LiveWellWomen is checking back in with Hannah of  “a journey of 1,000 miles starts with a single step.” We have been following her 1/2 Marathon training progress over the last couple months. The race has come and gone, and Hannah did great! Read below to find out more about her great achievement!

It’s taken me some time to be able to process the fact that the race has come and gone. In fact, it happened over 2 weeks ago!

The Heroes

Virginia Beach was really hot; almost everything about the place was different than the conditions in the Boston area. I didn’t quite realize how different everything would be, and how those little differences make for an unpredictable experience. On race day, we woke up at 4 am in order to get to the starting line on time, and to be able to have a chance to eat and use the bathrooms before 20,000 other people started forming lines. We saw the sunrise, and I drew on my arms with a sharpie so that everybody on the sidelines would know my name. My starting point was corral 22, which meant that I didn’t actually start running for almost 40 minutes after the official clock time. By the time I did start running, the elite athletes were already at mile 11. My teammate S. ended up at the same starting place as me; we were both so incredibly excited that we could hardly talk. We were literally in the midst of thousands of other runners, and it felt so overwhelming. This was it, the moment I had spent months preparing for, and I was in shock. S. and I held hands as we ran through the gate.

After about a mile or so, S. and I parted ways– she’s a faster runner than I am, and I didn’t want to overdo it too early in the game. It was difficult to navigate the course at first– there were so many people running all around me, and I found that I had to weave my way in and out so that I could maintain the pace I wanted to. At first my excitement pushed me to run very fast, but I soon realized looking at my watch that my first mile was far beyond my normal rate. As I continued running, I passed so many different kinds of people; in fact, I followed one woman for about 10 miles. The back of her shirt read: 2005, Double Lung Transplant Survivor. I didn’t speak to her at all, but was amazed at her endurance and speed, and decided to chase after her. Also motivating was the fact that bands lined the course of the Rock N Roll Half Marathon, so I sort of just ran from concert to concert.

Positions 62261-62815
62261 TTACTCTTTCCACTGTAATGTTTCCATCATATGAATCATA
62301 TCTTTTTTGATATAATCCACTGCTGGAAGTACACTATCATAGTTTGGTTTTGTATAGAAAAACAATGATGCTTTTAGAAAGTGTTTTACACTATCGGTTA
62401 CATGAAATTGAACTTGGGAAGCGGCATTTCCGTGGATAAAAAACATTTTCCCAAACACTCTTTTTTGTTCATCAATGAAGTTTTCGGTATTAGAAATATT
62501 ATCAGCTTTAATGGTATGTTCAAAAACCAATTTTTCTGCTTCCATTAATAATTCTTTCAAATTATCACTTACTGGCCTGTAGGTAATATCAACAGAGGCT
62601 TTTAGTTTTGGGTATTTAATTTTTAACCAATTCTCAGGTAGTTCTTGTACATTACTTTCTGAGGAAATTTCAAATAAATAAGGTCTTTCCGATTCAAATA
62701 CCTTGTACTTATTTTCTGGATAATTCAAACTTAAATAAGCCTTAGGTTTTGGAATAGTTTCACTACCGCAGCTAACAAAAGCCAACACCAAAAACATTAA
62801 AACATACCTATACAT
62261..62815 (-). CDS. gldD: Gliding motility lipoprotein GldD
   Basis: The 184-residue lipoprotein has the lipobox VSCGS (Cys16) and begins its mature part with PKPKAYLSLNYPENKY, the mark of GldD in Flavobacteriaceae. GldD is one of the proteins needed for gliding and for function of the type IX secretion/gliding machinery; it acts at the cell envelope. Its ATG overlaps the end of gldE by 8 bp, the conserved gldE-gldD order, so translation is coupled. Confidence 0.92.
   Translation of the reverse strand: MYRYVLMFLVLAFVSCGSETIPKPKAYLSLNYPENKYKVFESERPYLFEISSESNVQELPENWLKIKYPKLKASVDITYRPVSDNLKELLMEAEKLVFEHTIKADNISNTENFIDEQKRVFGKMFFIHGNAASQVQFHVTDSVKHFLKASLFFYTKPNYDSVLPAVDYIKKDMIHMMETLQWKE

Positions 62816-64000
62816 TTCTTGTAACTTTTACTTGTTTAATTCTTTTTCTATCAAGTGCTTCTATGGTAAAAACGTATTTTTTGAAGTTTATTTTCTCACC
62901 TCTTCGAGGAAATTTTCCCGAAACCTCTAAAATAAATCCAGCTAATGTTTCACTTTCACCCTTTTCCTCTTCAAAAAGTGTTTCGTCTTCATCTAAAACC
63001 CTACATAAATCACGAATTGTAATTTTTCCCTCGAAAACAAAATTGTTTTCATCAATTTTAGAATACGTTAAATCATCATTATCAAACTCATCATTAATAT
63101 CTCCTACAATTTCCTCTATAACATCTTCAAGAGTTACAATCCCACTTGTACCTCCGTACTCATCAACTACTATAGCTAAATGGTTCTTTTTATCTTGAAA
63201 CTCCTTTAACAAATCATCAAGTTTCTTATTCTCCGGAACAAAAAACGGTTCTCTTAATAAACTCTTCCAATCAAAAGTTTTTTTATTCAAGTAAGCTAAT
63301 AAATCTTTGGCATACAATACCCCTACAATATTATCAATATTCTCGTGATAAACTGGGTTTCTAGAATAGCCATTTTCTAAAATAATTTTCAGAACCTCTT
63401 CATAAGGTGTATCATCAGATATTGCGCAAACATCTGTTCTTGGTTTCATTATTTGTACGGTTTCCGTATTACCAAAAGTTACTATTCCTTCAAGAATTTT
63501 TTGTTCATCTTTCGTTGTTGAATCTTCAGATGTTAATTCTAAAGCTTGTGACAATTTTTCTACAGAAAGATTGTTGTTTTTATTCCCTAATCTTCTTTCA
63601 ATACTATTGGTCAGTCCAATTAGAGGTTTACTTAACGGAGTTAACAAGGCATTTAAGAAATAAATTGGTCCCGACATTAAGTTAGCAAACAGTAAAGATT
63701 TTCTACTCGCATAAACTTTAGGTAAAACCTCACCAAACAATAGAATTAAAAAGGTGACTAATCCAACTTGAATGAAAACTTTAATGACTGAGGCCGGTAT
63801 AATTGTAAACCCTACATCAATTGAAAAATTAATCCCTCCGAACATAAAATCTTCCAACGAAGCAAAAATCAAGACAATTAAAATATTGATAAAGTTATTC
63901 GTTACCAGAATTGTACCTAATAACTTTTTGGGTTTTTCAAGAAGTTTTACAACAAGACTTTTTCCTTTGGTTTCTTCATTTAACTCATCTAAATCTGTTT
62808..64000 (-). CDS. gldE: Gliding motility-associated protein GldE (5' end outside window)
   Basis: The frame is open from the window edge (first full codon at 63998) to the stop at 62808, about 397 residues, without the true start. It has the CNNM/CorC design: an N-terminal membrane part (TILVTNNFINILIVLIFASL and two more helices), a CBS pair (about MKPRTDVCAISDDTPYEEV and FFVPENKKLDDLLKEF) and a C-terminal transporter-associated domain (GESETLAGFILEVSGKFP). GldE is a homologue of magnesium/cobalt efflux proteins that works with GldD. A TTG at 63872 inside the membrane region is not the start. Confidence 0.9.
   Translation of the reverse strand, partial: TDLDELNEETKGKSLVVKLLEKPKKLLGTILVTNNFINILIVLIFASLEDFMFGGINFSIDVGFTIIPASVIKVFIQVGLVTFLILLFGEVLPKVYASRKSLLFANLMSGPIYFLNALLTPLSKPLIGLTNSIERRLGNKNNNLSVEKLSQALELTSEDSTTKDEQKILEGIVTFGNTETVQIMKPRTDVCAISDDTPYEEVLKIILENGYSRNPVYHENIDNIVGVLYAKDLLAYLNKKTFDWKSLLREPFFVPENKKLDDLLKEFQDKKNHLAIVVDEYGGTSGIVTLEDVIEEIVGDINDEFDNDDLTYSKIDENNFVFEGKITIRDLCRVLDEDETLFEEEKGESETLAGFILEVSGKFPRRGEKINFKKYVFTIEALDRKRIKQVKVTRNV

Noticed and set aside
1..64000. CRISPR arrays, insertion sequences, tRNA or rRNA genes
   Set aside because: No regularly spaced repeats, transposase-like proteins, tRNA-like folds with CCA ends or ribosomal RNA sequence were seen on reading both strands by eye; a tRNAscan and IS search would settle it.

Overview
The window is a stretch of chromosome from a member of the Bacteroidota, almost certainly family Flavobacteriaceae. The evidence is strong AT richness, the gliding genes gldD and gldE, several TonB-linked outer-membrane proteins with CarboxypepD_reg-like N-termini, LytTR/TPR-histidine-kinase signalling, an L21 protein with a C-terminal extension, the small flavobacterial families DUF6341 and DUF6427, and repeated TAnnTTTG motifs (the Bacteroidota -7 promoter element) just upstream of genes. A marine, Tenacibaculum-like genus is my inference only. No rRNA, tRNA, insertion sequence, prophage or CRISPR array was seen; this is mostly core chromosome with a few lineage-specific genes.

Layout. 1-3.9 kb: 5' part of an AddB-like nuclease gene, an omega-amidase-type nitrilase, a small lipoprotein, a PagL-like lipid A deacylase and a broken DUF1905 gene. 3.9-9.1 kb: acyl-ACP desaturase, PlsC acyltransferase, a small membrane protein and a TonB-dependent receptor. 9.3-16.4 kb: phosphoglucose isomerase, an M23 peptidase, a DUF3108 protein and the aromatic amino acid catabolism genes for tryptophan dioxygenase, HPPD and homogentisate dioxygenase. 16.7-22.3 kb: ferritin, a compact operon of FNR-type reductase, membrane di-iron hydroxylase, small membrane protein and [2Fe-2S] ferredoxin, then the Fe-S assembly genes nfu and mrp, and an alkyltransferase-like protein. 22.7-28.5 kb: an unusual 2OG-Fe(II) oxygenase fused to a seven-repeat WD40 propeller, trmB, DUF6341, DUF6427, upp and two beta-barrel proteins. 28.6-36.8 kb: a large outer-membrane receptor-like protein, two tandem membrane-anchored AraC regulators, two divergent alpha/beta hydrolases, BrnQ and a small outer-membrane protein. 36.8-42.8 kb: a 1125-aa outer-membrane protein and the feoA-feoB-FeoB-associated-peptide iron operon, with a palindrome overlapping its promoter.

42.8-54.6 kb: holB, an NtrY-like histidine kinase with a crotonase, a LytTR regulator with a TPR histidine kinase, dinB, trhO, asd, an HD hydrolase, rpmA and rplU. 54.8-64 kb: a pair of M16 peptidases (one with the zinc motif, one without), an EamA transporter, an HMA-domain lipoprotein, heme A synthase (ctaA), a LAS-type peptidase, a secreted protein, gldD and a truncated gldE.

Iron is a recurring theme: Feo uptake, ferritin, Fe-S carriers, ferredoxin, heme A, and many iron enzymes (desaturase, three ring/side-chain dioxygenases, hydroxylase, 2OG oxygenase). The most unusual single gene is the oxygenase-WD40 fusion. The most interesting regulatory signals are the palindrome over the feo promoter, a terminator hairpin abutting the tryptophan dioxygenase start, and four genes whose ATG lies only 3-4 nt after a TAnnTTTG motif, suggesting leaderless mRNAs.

I was very careful to drink enough water and to take in some sugar; still, though, the heat and the hardness of the pavement really started to get to me. Mile 12 was probably the longest mile of my entire life. At that point, I started talking to myself out loud, “Hannah! You are awesome! You can do this! 1 mile to go, 1 mile to go” Thankfully, Coach J. looped around after she finished and helped me get to the finish. She was amazing, and kept telling strangers to cheer for me. We crossed the finish line together, and I managed to keep my emotions in check until I was positive I had passed the cameras.

And then I sobbed.

I hurt everywhere, from my toes and feet, up my legs, into my core and arms. I felt so emotional at the fact that I had actually managed to accomplish this feat. I, who had never run a single mile in her life up until February, trained all summer long and actually finished a half marathon. I still can’t believe it. I set out to run this race because, cheesily enough, I wanted to change my life. I wanted to change the way I thought about exercise and my body, and I wanted to really do something to prove that I could. Maybe my training won’t be as intense as it was during the summer, but I think it’s safe to say that my habits and expectations really have changed. I should take the time to thank everybody who helped me; I never would have done this without Coach J. or my time at the gym. Really, though, I want to thank myself. I want to thank myself for making a huge change, for sticking to the plan (for once) and seeing it through, for taking a risk, for being committed to really make it happen.

So, self, thank you.

What are you training for? Leave your comments!